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To General John J. Pershing
June 10, 1942 Washington, D.C.
I just got back last night from a 2000-mile trip of inspection with Lord Mountbatten.1 It was really a very inspiring affair to see what is being done in the development of new divisions, parachute troops, combined air and ground—armored force, with training.
Monday morning at 7 we watched an armored force and an air force using live ammunition and bombs operate for an hour and a half near Benning, then went through the Parachute School. At 1 o’clock we were reviewing a motorized division with 3,000 vehicles at Augusta. At 3:30 we commenced the review of 45,000 troops—three divisions, at Camp Jackson, near Columbia, two of these went by without their transportation in order to save time. The third was a new division which had just been in training eight weeks and had had its motor vehicles five weeks. Mountbatten told me that the marching was as good as any British line division he had ever seen except the Guards.2 It was really an amazing performance.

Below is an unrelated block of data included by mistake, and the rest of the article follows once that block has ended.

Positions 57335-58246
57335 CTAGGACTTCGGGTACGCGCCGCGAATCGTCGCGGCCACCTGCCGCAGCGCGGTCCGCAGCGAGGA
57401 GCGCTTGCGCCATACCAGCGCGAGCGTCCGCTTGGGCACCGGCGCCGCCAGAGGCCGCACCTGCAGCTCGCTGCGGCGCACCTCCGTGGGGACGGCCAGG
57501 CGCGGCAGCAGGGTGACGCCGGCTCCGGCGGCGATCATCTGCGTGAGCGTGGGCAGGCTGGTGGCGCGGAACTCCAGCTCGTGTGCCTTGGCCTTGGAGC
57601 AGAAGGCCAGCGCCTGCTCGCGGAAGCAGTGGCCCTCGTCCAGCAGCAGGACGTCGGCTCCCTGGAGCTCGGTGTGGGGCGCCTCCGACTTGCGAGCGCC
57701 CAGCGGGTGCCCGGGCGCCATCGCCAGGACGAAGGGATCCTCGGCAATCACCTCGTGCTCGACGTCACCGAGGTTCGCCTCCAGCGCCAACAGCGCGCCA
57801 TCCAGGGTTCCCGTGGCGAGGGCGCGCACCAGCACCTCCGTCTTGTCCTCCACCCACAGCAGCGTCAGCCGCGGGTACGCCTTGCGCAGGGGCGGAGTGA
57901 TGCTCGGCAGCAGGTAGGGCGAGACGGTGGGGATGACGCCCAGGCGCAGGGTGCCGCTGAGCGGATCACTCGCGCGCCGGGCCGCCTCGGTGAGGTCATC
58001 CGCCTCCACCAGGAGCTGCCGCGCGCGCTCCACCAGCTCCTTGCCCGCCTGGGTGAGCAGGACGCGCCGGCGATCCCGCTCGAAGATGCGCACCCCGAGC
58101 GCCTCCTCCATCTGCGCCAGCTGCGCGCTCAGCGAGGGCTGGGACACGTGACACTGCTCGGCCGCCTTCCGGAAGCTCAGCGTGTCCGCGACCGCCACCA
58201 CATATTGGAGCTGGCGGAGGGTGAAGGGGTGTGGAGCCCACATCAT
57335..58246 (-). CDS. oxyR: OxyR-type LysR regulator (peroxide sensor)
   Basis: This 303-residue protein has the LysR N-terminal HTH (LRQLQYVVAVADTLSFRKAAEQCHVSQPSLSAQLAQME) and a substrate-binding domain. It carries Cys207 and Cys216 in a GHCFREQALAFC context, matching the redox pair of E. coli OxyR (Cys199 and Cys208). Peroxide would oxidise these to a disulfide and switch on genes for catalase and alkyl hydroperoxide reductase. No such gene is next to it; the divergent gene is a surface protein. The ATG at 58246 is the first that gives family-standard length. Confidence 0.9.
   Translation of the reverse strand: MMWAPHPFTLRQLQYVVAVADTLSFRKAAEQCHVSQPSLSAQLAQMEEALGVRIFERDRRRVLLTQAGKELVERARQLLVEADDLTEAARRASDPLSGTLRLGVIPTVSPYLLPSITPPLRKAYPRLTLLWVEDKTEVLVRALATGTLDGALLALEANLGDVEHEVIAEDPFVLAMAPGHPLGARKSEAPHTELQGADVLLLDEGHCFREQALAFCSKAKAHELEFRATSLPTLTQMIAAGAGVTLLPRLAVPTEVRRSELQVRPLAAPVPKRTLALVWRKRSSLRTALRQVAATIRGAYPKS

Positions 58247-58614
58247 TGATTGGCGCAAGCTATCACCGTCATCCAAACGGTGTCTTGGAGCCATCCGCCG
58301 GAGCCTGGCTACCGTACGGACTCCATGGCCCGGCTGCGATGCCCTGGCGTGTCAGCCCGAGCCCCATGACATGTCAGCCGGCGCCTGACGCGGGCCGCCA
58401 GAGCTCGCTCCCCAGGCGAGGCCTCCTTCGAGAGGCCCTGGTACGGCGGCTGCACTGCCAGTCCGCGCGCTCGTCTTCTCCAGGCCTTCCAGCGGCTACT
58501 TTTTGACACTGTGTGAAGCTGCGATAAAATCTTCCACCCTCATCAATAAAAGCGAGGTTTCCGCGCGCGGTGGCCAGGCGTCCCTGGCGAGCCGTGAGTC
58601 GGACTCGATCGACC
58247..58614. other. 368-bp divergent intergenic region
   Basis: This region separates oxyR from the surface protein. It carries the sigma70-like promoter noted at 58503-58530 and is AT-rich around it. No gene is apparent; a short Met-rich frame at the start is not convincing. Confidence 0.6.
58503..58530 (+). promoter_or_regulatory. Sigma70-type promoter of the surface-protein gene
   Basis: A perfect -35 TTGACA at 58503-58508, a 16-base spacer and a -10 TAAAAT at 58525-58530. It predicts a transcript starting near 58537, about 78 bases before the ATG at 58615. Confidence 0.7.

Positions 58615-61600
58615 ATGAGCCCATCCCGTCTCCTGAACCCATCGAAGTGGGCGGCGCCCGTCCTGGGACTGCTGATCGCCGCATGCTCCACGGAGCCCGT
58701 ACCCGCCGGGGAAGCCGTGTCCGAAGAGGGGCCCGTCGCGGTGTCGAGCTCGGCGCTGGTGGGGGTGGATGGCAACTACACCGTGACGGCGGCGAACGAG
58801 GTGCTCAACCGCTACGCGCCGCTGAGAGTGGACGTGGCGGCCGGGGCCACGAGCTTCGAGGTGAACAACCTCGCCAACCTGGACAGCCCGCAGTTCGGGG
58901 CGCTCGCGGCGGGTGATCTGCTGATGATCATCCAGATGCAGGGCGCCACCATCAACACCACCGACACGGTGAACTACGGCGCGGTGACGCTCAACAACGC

I am sending with this note a reprint of a press photograph that just came to me of your last birthday. I am also sending a copy to Miss May and to Muriel.3
G. C. M.
Document Copy Text Source: John J. Pershing Papers, General Correspondence, Library of Congress, Washington, D.C.
Document Format: Typed letter signed.
1. For information about General Marshall’s tour of southern posts, see Marshall Memorandum for Colonel Deane, June 5, 1942, Papers of George Catlett Marshall, #3-215 [3: 225-26].
2. For Mountbatten’s comment regarding the tour, see Marshall to Snyder, June 29, 1942, Papers of George Catlett Marshall, #3-240 [3: 257-8].
3. A photograph of Pershing and Marshall taken on the White House steps was sent to General Pershing, to his sister May Pershing, and to Muriel Pershing, Warren’s wife.
Recommended Citation: ThePapers of George Catlett Marshall, ed.Larry I. Bland and Sharon Ritenour Stevens(Lexington, Va.: The George C. Marshall Foundation, 1981- ). Electronic version based on The Papers of George Catlett Marshall, vol. 3, “The Right Man for the Job,” December 7, 1941-May 31, 1943 (Baltimore and London: The Johns Hopkins University Press, 1991), pp. 232-233.